Praise to the Lord, the Almighty
Composed in German by Joachim Neander, set to a 17th Century German tune, and originally published in 1665, this splendid hymn paraphrases Psalms 103 and 150 and was translated into English by Catherine Winkworth in 1683. Mack Wilberg’s arrangement of this well-known hymn is filled with grandeur.
Peace Like a River
Wilberg’s sensitive treatment of this African-American spiritual is particularly remarkable for his creative orchestration which includes stringed accompaniment replicating the sound of gently flowing water. The imagery of a river, deep, abiding, constant, and unchanging has long been a symbol of inner peace.
Arise, Oh God, and Shine
Written by William Hurn, and first published in a book of 418 hymns in 1813 when he was Vicar of Debenham, this little-known work has been set to a tune by John Darwell, a prolific clergyman, composer and poet who wrote it as music for Psalm 148 on the occasion of the installation of a new organ at his church in 1773. This majestic piece is a perfect example of the creative ability that has made Dr. Wilberg one of the most respected choral arrangers in the world.
My Shepherd Will Supply My Need
Isaac Watts, a renowned theologian and logician, was also the first to write new poetry to be used in Christian worship services. Known as the “Father of English Hymnody”, he paraphrased the beginning of the 23rd Psalm in 1719 to create this beautiful hymn which has been set to many tunes in the intervening years. The melody comes from William Walker’s Southern Harmony Songbook of 1835, which may be the most popular tune book ever printed. This arrangement evokes tranquility and peace.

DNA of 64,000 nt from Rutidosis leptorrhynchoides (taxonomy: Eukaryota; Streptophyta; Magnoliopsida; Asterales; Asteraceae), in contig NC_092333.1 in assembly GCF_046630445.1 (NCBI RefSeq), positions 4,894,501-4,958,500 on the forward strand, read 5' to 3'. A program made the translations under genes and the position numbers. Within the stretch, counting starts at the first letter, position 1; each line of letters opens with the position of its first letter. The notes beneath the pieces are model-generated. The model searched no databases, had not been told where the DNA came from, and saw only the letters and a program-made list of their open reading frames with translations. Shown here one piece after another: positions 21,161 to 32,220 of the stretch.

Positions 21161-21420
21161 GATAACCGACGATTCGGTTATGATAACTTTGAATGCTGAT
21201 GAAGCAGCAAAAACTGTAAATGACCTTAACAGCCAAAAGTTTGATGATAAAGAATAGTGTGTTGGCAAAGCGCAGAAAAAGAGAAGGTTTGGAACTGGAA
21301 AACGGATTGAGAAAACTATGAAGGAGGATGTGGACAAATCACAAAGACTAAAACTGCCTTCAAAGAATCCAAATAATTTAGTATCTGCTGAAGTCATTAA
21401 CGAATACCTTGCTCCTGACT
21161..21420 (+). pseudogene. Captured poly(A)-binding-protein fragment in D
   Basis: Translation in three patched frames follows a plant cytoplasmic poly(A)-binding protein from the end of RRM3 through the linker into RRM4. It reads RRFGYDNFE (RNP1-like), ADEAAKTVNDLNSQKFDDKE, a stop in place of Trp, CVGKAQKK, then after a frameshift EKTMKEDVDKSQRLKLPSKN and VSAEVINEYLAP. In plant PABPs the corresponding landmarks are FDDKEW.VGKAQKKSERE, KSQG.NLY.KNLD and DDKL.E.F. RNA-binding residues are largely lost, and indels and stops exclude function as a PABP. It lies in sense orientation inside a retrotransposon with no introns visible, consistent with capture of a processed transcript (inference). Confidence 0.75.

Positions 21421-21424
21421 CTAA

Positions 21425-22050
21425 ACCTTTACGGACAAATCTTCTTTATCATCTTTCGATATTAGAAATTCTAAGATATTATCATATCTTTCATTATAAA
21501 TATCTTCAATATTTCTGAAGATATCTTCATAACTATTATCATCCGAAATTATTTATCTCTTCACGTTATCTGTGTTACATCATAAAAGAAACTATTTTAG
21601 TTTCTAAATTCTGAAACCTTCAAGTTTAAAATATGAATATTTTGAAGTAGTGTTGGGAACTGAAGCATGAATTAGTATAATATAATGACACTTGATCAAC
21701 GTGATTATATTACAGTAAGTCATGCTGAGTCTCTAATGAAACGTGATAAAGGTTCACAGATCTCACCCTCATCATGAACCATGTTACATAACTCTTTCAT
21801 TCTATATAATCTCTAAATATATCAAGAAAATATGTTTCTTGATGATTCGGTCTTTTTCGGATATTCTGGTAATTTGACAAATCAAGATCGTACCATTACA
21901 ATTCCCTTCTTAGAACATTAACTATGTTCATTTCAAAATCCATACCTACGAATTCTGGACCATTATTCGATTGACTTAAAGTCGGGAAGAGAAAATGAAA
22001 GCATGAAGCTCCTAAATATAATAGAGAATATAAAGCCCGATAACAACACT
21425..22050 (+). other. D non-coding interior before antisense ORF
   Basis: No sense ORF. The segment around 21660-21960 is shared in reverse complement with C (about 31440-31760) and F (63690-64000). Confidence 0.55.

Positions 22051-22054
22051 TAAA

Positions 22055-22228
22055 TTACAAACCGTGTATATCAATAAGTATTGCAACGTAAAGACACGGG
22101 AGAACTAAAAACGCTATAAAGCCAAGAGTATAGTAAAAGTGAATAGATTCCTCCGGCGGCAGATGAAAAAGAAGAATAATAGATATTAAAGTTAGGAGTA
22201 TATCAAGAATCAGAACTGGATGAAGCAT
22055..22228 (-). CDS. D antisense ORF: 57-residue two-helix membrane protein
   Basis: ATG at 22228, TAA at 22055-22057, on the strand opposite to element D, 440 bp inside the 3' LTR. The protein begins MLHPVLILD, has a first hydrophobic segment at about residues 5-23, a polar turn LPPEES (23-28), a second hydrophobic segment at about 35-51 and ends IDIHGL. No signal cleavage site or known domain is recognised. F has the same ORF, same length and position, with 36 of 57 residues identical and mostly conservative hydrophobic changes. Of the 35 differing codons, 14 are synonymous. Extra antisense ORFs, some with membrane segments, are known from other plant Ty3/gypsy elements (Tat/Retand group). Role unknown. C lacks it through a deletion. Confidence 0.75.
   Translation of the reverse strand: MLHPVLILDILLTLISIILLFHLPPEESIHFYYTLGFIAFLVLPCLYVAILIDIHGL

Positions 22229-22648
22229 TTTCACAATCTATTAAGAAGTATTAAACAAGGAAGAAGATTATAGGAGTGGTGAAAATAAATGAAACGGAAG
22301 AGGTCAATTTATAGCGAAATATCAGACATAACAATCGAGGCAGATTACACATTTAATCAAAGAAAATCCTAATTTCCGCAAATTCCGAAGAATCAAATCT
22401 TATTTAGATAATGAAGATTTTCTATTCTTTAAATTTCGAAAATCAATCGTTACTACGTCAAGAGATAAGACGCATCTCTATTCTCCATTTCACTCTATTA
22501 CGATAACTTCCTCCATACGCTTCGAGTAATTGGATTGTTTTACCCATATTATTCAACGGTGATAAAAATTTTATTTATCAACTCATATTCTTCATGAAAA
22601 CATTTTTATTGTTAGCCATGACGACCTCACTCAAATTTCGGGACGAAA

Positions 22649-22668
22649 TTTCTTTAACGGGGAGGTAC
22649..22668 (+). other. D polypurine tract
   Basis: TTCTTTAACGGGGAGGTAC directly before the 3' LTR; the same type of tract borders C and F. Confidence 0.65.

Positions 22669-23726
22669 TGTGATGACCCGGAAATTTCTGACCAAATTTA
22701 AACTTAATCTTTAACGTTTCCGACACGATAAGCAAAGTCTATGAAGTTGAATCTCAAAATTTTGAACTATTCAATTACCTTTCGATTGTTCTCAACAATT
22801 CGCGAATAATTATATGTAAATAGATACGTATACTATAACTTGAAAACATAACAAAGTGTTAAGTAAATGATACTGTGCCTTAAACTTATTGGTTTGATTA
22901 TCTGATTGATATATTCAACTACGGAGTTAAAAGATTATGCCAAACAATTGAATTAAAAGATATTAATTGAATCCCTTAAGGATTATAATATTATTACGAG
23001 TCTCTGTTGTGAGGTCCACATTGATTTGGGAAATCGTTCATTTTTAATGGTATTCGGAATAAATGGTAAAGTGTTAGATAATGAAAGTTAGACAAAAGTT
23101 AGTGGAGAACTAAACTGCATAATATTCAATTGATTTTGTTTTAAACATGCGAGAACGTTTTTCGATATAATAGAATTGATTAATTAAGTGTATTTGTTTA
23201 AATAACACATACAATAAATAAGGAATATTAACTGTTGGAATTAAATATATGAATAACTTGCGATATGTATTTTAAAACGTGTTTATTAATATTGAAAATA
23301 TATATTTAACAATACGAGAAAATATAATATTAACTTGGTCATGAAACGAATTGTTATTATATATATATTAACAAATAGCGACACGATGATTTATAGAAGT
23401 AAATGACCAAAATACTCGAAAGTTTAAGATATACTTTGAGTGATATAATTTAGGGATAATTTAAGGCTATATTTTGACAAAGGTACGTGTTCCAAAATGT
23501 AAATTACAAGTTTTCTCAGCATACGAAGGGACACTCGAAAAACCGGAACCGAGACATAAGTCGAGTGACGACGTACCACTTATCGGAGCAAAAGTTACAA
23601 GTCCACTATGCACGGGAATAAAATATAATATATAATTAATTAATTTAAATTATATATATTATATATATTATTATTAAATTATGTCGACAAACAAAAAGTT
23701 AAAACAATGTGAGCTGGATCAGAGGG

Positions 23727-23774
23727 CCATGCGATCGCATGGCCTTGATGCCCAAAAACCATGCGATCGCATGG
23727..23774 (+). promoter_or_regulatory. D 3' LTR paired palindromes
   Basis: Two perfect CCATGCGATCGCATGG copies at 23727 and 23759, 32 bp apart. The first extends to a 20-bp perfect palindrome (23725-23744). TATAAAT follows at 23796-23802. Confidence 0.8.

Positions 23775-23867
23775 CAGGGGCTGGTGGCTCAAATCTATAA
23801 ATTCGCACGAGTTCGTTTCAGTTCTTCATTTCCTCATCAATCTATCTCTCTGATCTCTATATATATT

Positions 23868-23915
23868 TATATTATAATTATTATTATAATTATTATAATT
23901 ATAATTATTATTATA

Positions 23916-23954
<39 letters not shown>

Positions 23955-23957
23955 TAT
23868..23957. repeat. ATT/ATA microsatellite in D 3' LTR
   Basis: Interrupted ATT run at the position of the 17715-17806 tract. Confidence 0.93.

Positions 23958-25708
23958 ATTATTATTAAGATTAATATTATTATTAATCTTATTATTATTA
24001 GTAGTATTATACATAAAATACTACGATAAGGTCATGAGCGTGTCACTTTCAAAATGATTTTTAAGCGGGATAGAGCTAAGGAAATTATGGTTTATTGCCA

Come, Come, Ye Saints
This early Latter-day Saint hymn has been called the anthem of the 19th century Mormon pioneers. The lyrics were written in 1846 by the Mormon poet William Clayton as his pioneer caravan rested in Iowa on its way West. Originally titled “All is Well”, it was later renamed and features prominently in celebrations of Pioneer Day in Utah. It builds intensity and anticipation from verse to verse, ending triumphantly in a final grand “All is Well”.
Be Thou My Vision
The original Old Irish text, Rop tú mo Baile, is attributed to Saint Dallan Forgaill, a sixth century Irish monk, poet and scholar. It was translated into English by Mary E. Byrne in 1905 and versified by Eleanor H. Hull in 1912 to become the text that is still used today. Using the traditional Irish air Slane, this setting includes lilting orchestral interludes that are reminiscent of the music of Ireland.
Love Divine, All Loves Excelling
Charles Wesley, who was an Anglican priest and composer, included this hymn in a book published in 1747. One of the founders of Methodism movement, he wrote thousands of hymns that expressed his religious ideals. Set to the tune Hyfrydol by the Welsh composer Rowland Prichard, this expression of praise and adoration achieves magnificence in the hands of Mack Wilberg.
Below is a score of John Rutter's Magnificat autographed when the Chorale
performed at Carnegie Hall under the direction of the Maestro.
"For Tina with every good wish, John Rutter, New York, Easter 2002"